What is a Good Credit Score?
Feb 18, 2021 • 8 min read
Your credit score ranges between 300 and 900, but most scores fall between 600 and 750. In Canada, a credit score between 713 and 740 is considered good, and a score between 741 and 900 is considered excellent.
There are many reasons why it's important to have a good credit score in Canada. Your credit score can make your financial world go round, and the higher your score, the better your chances of qualifying for the best rates. Lenders use your credit score to determine whether or not to offer you credit. Your credit score will impact what rates you qualify for on mortgages, personal loans, car loans, and credit cards.
Your credit can also help or hinder your job search, as some employers check your credit report for red flags during the final steps of their interviews. Your credit can even affect your apartment search, as landlords might check your credit before approving your rental application. As you can see, your credit score can impact many aspects of your life, so it's crucial to prioritize growing this score.
What are the different credit score categories?
Your credit score can fall into five different categories, ranging from poor to excellent. If you don't what your credit score is, you can check your credit score for free with Borrowell. Here's a more detailed breakdown of what each category means:
300 to 574: Poor
If you have a credit score in this range, you have most likely had some financial problems in your past. You won’t qualify for most credit products and will need to start rebuilding your credit score. There are secured cards and other tools designed for Canadians to help them repair their bad credit scores.
575 to 659: Below Average
If your credit score is in this range, you won’t qualify for the best rates from Canada’s major lenders. That said, there are still alternative and online lenders that will work with you to provide the funds you need. The interest rates offered on these loans will be higher than average, so you may want to take some time to improve your credit score before applying for loans.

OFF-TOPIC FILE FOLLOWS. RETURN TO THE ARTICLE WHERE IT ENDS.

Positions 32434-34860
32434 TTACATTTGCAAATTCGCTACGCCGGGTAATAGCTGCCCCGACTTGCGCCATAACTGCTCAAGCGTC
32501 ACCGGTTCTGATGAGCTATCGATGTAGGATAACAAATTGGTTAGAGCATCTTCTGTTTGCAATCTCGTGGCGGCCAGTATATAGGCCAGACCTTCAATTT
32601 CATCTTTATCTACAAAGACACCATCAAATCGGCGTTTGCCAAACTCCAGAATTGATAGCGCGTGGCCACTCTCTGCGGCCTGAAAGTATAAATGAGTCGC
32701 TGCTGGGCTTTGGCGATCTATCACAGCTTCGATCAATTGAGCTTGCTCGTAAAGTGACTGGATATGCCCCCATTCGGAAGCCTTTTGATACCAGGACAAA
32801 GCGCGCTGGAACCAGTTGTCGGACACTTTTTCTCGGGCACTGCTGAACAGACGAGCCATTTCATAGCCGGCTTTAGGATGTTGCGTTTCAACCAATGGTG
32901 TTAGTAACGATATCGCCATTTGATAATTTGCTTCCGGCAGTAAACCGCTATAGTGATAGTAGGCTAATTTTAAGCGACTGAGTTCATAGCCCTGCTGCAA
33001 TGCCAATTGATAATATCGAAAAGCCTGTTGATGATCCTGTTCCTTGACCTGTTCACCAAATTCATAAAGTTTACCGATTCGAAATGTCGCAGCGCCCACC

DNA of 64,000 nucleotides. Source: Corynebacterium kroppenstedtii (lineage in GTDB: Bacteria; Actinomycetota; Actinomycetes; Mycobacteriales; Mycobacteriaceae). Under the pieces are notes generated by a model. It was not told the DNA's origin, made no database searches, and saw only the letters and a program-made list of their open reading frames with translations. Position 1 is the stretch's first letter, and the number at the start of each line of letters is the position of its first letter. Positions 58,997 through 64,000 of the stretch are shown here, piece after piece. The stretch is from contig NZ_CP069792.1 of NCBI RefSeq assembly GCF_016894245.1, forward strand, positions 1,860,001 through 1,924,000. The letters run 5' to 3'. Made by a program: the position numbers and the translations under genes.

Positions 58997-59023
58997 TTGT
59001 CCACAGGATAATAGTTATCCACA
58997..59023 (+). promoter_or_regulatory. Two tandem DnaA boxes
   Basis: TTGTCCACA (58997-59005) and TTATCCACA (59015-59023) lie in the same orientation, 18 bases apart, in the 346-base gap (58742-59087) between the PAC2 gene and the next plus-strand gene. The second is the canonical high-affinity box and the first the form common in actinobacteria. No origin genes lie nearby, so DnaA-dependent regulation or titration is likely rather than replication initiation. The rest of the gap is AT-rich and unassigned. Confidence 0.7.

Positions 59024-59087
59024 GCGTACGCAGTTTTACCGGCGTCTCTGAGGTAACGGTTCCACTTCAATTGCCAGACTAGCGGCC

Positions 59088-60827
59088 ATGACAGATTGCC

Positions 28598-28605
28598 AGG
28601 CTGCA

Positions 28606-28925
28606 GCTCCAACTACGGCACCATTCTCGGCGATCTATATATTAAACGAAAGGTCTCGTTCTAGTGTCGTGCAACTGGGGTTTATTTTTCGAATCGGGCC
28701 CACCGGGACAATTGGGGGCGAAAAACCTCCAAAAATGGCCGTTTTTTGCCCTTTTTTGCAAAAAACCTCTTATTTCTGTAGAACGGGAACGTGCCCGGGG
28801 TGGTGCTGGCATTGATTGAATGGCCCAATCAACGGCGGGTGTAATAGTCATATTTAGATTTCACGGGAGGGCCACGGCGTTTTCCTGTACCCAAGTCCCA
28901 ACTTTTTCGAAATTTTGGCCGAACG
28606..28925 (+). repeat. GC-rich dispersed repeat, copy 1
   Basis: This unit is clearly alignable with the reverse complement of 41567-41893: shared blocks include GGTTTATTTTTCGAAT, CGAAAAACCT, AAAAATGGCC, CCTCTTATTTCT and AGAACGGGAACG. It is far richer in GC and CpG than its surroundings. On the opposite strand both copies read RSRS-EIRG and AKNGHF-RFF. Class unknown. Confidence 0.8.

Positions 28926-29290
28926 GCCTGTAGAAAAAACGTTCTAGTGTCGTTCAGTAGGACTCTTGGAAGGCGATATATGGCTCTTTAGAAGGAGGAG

660 to 712: Fair
According to 2021 data, the average Canadian credit score is 660. With a fair credit score, you'll have access to loan products from most prominent Canadian lenders, but you won't have access to the lowest rates. Some top-tier rewards credit cards will be available to you, but improving your credit score can help you unlock access to the best credit cards.
If your credit score falls in this range, you have a good credit score. This is the level where you’ll start receiving preferential rates on mortgages, car loans, and personal loans. Lenders know that Canadians with a credit score this high have a history of responsible borrowing, and so you will have access to the top lenders in Canada.
If your credit score is 741 or higher, you are in the top tier of borrowers in Canada. This tier affords you access to Canada's lowest possible interest rates and the opportunity to work with the biggest lenders. 25% of Borrowell members fall into this category.
Why does having a good credit score matter?
It may not seem like your credit score impacts your daily life, but your credit score influences almost every financial move you make. A good credit score helps you access four major things:
Lower interest rates: Lower mortgage rates, car loans, and personal loan interest rates make your monthly payments lower, freeing more space in your budget for saving and spending.
Better credit terms: Higher approval chances for credit means you can make financial decisions about your future with confidence, whether you need additional funds for school, home renovations, or a new car.
Higher credit limits: You'll automatically qualify for higher credit limits, which gives you more financial flexibility in an emergency and makes it easier to maintain a reasonable credit utilization rate.
Top-tier financial products: You’ll have much higher chances to qualify for premium credit cards, such as rewards cards and cashback cards, along with other top-tier financial products.
How good should my credit score be to buy a house?
Buying a house in Canada is one of the most significant financial commitments you will ever make. You need a minimum credit score of 680 or above to qualify for the best mortgage rates with traditional lenders. A score of 750 will put you in excellent territory. If your credit score is below 680, you may still qualify for a mortgage, but you'll likely need to choose an alternative mortgage lender and pay a higher interest rate.
How good should my credit score be to get a loan?
To qualify for the top loan rates with traditional lenders, you should have a 650 or above credit score. That said, if your credit score is lower, you can still qualify for a personal loan. You can get a loan with bad credit, but it may be with an alternative lender, and your interest rates may be higher. If your credit score is extremely low and you don't qualify for a personal loan, you can use a co-signer who will guarantee the loan on your behalf.
How good should my credit score be to get a credit card?